Not many eLearning initiatives originate in the training department of an organization. In most cases, eLearning initiatives are driven by the same functional head that training departments report to. However, the eLearning responsibility may be given to a specially assembled team of specialists or maybe outsourced to vendors who specialize in eLearning strategy, implementation, and development.
When planning an eLearning implementation, one of your most invaluable allies could be your organization’s training department. Conversely, if not handled correctly, they could yet turn out to be your sternest critics and negatively impact the success of your eLearning initiative. To be able to devise and plan for an enterprise-wide eLearning solution, this is one department whose inputs are critical for shaping your strategy, scope and implementation radically. And you sure need them on your side.
Before you go all out to win them over, you need to understand why most training departments may not be wildly enthusiastic about an eLearning implementation. A couple of reasons – they have seen the effectiveness of traditional classroom training and might not be keen on new-fangled ideas such as eLearning (you’d be surprised at how many professionals still view it as new-fangled). And they genuinely are skeptical about the application of technology to something as dynamic as learning. Resistance could also stem from a fear of technology (this is more common than we’d imagine).
Another reason is to do with moving out of the comfort zone (as is our own typical reaction to change). Having been steeped in a classroom training environment, they would rather tackle known challenges such as arranging logistics and infrastructure rather than maintaining and enrolling learners into online training programs, typically though a Learning Management System (What?! Now you want us to be LMS administrators as well?). With eLearning being adopted as a key strategy to meet an organization’s training goals, it almost always would result in a re-haul of existing roles and responsibilities within the training organization. And that could translate into a fear over job-redundancy, loss of position or power, and relinquishing control over tested and tried ways of doing things (classroom training programs). Little wonder then those most training departments are cautious critics rather than starry-eyed supporters.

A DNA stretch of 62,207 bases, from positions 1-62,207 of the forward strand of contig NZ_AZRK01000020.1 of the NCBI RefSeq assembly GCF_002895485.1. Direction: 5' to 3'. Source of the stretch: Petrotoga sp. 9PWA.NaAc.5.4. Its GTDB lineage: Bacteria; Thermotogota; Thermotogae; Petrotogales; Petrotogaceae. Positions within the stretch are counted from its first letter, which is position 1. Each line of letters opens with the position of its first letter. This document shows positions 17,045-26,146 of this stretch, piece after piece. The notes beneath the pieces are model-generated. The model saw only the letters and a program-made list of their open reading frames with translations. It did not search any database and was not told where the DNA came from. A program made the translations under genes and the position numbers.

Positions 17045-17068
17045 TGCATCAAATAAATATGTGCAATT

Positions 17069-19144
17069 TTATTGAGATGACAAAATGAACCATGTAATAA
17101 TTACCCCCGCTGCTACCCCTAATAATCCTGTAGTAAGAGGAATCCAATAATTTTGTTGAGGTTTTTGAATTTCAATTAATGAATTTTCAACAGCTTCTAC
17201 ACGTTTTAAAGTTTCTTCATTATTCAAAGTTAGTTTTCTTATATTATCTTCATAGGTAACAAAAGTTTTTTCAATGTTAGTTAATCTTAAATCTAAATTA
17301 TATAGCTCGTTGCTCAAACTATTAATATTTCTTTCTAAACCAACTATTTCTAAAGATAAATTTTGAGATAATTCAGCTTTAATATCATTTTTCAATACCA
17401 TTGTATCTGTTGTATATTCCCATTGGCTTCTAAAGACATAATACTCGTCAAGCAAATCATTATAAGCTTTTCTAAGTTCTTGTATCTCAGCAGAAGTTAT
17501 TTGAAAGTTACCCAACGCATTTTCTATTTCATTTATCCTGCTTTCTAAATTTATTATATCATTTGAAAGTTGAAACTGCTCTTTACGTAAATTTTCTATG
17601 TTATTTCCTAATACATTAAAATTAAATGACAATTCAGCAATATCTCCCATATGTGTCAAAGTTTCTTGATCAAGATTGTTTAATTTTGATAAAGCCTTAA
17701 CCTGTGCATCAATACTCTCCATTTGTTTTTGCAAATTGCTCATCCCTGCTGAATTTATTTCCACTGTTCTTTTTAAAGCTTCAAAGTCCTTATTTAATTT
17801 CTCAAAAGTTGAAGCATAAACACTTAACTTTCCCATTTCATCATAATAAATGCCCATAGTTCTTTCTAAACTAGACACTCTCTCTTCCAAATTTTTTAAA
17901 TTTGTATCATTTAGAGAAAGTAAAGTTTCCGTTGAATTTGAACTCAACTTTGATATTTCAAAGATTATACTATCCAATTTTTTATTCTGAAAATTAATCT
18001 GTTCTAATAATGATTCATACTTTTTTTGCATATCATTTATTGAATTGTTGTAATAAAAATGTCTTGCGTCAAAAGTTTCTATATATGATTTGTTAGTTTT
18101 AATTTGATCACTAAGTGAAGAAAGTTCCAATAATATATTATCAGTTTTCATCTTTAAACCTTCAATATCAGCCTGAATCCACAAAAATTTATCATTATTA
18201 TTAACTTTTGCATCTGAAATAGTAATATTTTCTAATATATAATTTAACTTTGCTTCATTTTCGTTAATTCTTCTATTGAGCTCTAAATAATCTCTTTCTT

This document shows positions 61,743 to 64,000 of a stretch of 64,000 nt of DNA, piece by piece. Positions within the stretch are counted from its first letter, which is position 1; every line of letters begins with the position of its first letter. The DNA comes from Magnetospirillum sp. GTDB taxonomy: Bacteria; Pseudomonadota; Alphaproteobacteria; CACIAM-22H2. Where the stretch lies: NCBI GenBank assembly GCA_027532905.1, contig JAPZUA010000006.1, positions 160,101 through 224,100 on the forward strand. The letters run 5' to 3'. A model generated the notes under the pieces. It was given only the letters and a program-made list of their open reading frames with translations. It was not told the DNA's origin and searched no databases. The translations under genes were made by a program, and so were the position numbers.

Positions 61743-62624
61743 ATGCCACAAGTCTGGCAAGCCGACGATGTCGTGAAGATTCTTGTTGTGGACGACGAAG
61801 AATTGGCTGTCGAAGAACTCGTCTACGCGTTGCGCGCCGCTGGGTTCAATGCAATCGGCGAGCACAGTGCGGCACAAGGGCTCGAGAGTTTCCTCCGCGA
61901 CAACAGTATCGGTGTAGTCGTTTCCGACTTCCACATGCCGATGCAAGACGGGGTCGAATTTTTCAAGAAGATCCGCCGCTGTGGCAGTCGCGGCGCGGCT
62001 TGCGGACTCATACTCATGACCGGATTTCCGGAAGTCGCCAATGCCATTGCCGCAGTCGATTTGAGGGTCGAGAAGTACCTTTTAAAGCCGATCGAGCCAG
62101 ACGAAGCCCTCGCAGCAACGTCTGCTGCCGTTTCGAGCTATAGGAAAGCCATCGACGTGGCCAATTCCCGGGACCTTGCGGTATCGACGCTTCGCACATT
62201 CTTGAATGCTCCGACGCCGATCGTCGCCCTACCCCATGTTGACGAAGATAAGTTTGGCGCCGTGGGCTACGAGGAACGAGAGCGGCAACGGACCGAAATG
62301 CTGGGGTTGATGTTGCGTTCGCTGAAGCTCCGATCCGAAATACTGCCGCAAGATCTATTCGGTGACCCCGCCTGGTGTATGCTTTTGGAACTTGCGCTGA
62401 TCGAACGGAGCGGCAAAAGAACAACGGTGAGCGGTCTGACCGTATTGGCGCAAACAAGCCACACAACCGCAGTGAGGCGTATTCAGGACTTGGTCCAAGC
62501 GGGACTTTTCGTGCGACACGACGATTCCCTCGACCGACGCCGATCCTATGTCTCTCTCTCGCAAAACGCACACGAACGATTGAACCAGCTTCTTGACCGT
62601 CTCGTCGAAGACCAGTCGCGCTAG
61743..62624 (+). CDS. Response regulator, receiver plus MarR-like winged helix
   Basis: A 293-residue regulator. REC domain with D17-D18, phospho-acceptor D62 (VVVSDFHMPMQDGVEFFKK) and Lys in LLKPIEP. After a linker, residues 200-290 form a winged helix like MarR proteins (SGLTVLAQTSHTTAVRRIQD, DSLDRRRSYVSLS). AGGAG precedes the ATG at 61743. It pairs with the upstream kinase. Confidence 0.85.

So how do you win them over? A good start would be to rollout a pilot eLearning program to the training department, solicit their feedback, take that feedback seriously, address their concerns, communicate the changes you may have made based on their feedback, and continue to communicate with them at all stages of the process so that they feel like valued partners in the new initiative. Once they begin to see how their inputs are valued (with suitable credit given wherever called for) and that in the long run, this is going to be a win-win situation for all concerned, they will be onboard en masse. Another strategy would be to map their existing strengths to parallel roles within the eLearning context. For instance someone with a proven skill in enthusing learners could still continue to play a key role in the kick-off live eLearning sessions.
One thing is for certain – to garner the support of training departments, they need to see that you view them as partners rather than rivals going after the same piece of the training pie.